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Posted June 21st 2011, 1:01pm
Mhays wrote:Actually, yes there is ...

I don't see anything in the document that is inconsistent with what I said.

I don't know of any regulation that says a school can only fund the lunch program by either charging non-eligible kids for their meals or by getting USDA money. Perhaps you can point me to such a rule.

Posted June 21st 2011, 1:05pm
Mhays wrote:Just realizing that I didn't answer the question entirely - so, since it's essentially a stand-alone program, you can't juggle numbers with the school budget and add some to the lunch program like you could with math or reading. The reimbursement rate and student payment is completely separate from the school district's budget. Cash-strapped districts faced with cutting instructors are not about to touch a line item that has its own income.

I have heard that some districts use their capitol improvement money to pay for kitchen upgrades, though.

I think we are talking at cross-purposes. You seem to be making a prediction about what would happen. I'm simply saying that schools have options. As I asked in my last post, is there anything that legally prevents a school from running a lunch program that doesn't cover its costs?
Posted June 21st 2011, 2:43pm
There is a legal obligation to keep the lunch budget separate from the school budget, as it is separately audited by the state on behalf of the Federal government.

I do know that some states offer more reimbursement for these costs - however, school budgets fall under state and local guidelines. and are generally extremely proscribed. In Illinois, for instance, school budget expenditures are expected to fall under the following areas:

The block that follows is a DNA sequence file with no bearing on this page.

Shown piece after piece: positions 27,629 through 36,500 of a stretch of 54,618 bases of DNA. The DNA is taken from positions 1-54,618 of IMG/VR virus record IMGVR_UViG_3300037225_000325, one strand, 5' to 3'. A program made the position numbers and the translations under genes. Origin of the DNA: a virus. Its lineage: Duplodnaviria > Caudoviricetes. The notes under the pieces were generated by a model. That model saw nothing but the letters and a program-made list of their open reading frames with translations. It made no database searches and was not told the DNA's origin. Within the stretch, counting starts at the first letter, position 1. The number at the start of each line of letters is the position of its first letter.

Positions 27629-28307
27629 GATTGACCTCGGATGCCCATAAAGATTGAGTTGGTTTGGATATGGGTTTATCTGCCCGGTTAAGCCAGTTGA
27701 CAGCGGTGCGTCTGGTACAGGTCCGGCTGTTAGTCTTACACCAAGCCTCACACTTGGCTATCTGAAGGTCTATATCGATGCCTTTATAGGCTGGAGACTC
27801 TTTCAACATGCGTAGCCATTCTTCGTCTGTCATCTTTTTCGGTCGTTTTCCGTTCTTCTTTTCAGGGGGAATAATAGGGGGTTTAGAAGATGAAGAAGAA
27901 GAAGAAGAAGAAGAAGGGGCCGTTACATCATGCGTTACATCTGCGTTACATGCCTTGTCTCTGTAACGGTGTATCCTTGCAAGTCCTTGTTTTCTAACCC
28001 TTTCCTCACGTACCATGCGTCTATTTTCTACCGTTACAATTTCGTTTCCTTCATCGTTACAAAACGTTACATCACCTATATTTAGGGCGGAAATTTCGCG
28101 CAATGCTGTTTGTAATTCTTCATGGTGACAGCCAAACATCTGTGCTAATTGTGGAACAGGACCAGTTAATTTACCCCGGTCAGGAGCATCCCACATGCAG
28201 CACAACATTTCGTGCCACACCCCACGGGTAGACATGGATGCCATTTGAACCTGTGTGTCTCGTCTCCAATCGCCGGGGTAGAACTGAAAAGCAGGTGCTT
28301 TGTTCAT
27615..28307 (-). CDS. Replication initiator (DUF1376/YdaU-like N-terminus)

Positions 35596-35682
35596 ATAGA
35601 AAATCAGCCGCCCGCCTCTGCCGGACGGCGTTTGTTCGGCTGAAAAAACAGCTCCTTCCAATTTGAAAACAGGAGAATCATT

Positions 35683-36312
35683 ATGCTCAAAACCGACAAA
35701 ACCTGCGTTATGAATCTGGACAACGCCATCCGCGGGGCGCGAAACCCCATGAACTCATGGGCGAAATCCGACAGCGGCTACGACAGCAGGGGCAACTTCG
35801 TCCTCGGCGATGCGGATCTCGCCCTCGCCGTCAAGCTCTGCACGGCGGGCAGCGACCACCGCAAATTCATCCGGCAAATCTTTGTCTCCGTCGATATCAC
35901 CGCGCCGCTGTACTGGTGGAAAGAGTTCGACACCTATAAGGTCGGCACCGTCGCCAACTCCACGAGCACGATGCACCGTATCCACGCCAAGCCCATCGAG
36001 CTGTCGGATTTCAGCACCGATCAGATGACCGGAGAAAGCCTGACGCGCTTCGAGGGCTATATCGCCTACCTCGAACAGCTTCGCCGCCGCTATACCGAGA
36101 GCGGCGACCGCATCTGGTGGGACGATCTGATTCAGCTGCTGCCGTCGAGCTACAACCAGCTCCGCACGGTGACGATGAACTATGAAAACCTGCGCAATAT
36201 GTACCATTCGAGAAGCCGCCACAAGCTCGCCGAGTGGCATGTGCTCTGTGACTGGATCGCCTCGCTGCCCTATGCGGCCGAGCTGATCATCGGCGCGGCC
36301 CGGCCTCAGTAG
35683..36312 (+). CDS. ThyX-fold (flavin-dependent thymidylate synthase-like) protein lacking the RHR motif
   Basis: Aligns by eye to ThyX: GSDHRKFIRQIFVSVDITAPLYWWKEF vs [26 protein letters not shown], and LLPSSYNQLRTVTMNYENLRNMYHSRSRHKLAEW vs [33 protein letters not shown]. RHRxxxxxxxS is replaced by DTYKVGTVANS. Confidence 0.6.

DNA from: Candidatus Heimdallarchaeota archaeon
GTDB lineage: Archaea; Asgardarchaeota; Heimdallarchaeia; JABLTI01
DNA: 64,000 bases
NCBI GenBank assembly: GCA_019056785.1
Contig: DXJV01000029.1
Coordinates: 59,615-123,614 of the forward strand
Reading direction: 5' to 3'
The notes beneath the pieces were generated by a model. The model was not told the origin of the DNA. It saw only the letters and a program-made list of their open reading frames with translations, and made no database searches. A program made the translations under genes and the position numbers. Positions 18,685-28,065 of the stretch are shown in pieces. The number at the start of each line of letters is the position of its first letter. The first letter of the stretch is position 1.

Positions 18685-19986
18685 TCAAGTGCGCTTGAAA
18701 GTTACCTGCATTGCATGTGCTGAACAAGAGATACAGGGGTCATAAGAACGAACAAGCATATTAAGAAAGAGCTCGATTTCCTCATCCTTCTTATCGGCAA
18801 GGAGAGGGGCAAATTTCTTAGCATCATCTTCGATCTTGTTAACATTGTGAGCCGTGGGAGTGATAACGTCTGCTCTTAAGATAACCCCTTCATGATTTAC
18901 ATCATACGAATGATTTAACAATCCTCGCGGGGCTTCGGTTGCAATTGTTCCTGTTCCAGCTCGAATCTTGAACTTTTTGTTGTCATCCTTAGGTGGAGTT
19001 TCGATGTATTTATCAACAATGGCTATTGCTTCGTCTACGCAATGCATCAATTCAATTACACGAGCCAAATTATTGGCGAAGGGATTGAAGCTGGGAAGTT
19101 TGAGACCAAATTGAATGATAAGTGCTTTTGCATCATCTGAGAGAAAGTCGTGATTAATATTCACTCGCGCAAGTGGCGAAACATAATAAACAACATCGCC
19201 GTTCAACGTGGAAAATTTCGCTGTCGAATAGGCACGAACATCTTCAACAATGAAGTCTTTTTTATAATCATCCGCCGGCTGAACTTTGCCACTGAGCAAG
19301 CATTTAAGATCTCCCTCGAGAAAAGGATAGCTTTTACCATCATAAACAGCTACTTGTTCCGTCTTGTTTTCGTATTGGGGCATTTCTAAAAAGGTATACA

10 Educational
20 Operations & Maintenance
30 Debt Service
40 Transportation
50 Municipal Retirement/Social Security
60 Capital Projects
70 Working Cash
80 Tort
90 Fire Prevention & Safety

You will note that school food/nutrition is not included as a possible category. While there does not seem to be a specific law precluding a district's budget from going to school lunch, effectively the way school budgets are allocated prevents school monies from going to the program. I can't find this information for Illinois, but here's a great breakdown of the system in California. Note that transfers from a school's general fund to the school lunch program to covers shortfalls are called "encroachment"

Many of the "magic" school lunch transformations that you hear about take place in private schools that have a) an existing kitchen and b) no specific fund restrictions.


Posted June 21st 2011, 2:52pm
Actually, you'll see on page 8 of that document that costs for providing lunches are allocated to group 10, the educational fund.

Mhays wrote:There is a legal obligation to keep the lunch budget separate from the school budget, as it is separately audited by the state on behalf of the Federal government.

Keeping a separate budget is not the same thing as requiring a specific revenue stream or requiring that the lunch budget is in balance. I presume you did not mean to imply that it did.

In any case, there isn't much point in belaboring this. It will be interesting to see which Illinois schools opt-in to this program. I am sure that many schools will view this decision through the lens that you've described and will simply calculate whether the new subsidy is larger or smaller than the one they previously received.
Posted August 17th 2011, 8:17am
Schools Restore Fresh Cooking to the Cafeteria - http://www.nytimes.com/2011/08/17/educa ... ml?_r=1&hp